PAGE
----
desired to inquire into his views. After tedious proceedings, during which Sir Henry Vane befriended him, Biddle was committed to custody and his Twelve Arguments, which he had now published, was ordered by parliament to be seized and burned by the hangman. Notwithstanding this and the ordinance of the 2nd of May 1648, visiting denial of the doctrine of the Trinity with death, Biddle issued two tracts, one a Confession of Faith touching the Holy Trinity, and the other The Testimonies of Irenaeus, &c., concerning the one God and the Persons of the Trinity (1648). These were suppressed by government, and the Westminster assembly of divines eagerly pressed for the passing of an act by which heretics like Biddle could be put to death. This, however, was resisted by the army, and by many of the Independent parliamentarians; and after the death of the king, Biddle was allowed to reside in Staffordshire under surveillance. He engaged in preaching and in literary work, particularly an edition of the Septuagint, published by Roger Daniel. In February 1652 the general act of oblivion gave him complete freedom, and his adherents soon began to meet regularly for worship on Sundays. They were called Biddellians, or Socinians, or Unitarians, the name which has now become associated with their opinions. Biddle was not left long in peace. He translated some Socinian books, among others the Life of Socinus, and published two catechisms which excited a fury of indignation. He was summoned before the parliament in December 1654 and imprisoned. The dissolution of that body again set him at liberty for a short time, but he was presently brought up for some expressions used by him in a discussion with John Griffin, an illiterate Baptist pastor, who invoked the law against his superior opponent. He was put upon trial, and was only rescued by Cromwell, who sent him (October 1655) out of the way to one of the Scilly Islands, allowed him 100 crowns a year, and in 1658, on the solicitation of many friends, released him. For a few years he lived and taught quietly in the country, but returning to London he was in June 1662 again arrested, and fined £100. As he was unable to pay this sum, he was at once committed to prison, where fever, caused by the pestilential atmosphere, carried him off on the 22nd of September 1662.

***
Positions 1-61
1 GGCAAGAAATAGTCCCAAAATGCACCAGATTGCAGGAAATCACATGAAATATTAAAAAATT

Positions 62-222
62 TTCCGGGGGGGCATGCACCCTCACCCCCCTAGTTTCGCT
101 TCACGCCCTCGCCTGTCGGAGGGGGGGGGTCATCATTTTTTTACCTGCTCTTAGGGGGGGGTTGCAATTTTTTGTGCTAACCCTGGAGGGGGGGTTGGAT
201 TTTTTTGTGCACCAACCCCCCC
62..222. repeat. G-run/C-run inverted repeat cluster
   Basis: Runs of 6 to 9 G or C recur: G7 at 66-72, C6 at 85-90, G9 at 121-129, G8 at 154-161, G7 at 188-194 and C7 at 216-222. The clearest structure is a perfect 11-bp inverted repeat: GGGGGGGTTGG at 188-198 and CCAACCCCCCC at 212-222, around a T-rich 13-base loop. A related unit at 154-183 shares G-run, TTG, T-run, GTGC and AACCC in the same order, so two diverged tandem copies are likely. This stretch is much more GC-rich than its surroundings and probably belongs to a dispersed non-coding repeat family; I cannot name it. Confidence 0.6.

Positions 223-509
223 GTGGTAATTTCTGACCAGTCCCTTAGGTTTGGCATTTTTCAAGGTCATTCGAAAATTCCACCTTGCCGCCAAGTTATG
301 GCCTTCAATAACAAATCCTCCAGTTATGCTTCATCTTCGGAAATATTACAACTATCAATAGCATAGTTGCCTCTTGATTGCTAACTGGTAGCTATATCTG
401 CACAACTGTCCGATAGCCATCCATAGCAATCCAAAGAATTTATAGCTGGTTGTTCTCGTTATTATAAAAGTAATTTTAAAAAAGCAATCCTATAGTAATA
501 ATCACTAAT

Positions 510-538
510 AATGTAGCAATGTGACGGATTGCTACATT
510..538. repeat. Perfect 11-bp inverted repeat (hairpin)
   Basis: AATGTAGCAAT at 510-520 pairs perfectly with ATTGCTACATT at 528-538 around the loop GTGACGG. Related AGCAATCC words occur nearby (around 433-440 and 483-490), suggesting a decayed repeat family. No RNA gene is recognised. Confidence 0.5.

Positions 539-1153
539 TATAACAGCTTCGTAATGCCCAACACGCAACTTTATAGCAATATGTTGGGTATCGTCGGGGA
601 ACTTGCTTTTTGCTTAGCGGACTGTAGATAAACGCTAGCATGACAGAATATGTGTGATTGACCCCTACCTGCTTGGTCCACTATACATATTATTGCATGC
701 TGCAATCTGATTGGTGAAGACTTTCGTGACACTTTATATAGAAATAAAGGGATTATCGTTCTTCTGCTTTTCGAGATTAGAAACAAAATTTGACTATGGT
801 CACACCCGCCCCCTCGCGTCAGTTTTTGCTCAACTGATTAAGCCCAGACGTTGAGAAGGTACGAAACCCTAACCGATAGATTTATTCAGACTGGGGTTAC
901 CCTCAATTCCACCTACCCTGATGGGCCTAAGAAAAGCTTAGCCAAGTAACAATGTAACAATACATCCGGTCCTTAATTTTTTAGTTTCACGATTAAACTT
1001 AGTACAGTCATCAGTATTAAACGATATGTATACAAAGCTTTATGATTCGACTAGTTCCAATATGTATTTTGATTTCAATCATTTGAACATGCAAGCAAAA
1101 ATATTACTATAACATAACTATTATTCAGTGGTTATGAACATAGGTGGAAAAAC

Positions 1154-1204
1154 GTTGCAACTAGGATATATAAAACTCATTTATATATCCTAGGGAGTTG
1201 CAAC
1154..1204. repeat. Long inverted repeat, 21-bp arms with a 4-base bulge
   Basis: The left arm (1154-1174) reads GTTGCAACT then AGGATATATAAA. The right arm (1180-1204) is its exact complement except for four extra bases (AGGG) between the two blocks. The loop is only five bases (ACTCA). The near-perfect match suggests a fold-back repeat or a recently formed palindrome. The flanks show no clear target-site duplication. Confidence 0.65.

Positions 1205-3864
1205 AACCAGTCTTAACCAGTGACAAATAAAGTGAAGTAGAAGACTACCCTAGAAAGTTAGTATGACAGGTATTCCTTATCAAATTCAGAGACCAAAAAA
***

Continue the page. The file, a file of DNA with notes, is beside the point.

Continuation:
BIDDLE, NICHOLAS (1786-1844), American financier, was born in Philadelphia on the 8th of January 1786. He was the nephew of a naval officer, Captain Nicholas Biddle (1750-1778), who lost his life while fighting on the American side, during the War of American Independence. After almost finishing the prescribed course at the university of Pennsylvania, the boy went to Princeton, where he graduated with high honours in 1801. During 1804-1807 he was the secretary, first of John Armstrong, minister to France, and then of James Monroe, minister to Great Britain. After his return to America he practised law for several years in Philadelphia, was an associate editor of Dennie’s Portfolio, to which he contributed both prose and verse, and, with much literary skill, prepared for the press from the explorers’ own journals a History of the Expedition under the Command of Captains Lewis and Clark (1814). He was a prominent member of the Pennsylvania House of Representatives in 1810-1811 and of the Senate in 1814-1817, and in 1819 became, by President Monroe’s appointment, one of the five government directors of the Bank of the United States. In 1823 he replaced Langdon Cheves as its president. In general he followed a conservative policy and showed marked ability in the management of the bank, but during President Andrew Jackson’s warfare upon that institution, his character and his policy were violently assailed by the president and his followers. The bank’s national charter lapsed in 1836, but it was immediately chartered by Pennsylvania as the “Bank of the United States, of Pennsylvania”; and Biddle remained president until 1839, two years before the bank failed. As president of the board of trustees appointed for the purpose, he took a prominent part in the establishment of Girard College, in accordance with the will of Stephen Girard (q.v.). He died in Philadelphia on the 27th of February 1844.
His son, Charles John Biddle (1819-1873), served in the Mexican War as a captain of infantry, earning the brevet of major at Chapultepec; practised law in Philadelphia; was a representative in Congress in 1861-1863; was long editor-in-chief of the Philadelphia Age; and published ”The Case of Major André, with a Review of the Statement of it in Lord Mahon’s History of England,” in the Memoirs of the Historical Society of Pennsylvania (1858).